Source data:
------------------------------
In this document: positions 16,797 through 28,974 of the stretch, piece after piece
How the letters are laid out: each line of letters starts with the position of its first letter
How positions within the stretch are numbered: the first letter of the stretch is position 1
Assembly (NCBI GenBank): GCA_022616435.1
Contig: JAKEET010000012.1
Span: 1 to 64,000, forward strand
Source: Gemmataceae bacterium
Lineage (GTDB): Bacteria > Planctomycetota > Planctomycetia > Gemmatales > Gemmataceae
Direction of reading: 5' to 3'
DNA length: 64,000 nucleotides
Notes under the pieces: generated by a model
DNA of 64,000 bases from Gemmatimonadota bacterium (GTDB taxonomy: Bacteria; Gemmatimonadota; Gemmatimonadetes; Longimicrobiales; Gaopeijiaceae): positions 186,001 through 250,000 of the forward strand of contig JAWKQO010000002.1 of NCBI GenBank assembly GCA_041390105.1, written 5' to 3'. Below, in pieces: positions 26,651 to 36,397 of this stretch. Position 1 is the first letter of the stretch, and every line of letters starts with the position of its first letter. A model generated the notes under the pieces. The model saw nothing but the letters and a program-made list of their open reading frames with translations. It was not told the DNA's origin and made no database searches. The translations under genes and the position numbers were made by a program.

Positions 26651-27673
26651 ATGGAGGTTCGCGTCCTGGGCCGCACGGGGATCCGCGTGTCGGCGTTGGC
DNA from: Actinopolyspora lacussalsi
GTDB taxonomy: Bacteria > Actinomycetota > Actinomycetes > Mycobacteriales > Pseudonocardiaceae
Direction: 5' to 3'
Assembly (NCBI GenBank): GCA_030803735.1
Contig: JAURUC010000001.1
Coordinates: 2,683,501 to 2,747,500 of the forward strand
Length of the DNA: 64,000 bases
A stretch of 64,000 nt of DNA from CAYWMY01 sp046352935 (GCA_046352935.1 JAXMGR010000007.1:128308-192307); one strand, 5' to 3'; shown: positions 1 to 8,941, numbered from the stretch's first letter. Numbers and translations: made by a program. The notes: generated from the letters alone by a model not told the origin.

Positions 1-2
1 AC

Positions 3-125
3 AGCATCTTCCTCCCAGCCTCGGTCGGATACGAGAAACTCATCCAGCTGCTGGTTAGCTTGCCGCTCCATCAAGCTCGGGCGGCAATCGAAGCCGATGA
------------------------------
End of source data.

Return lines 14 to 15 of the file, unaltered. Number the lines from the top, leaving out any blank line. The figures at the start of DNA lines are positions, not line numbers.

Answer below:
26651 ATGGAGGTTCGCGTCCTGGGCCGCACGGGGATCCGCGTGTCGGCGTTGGC
DNA from: Actinopolyspora lacussalsi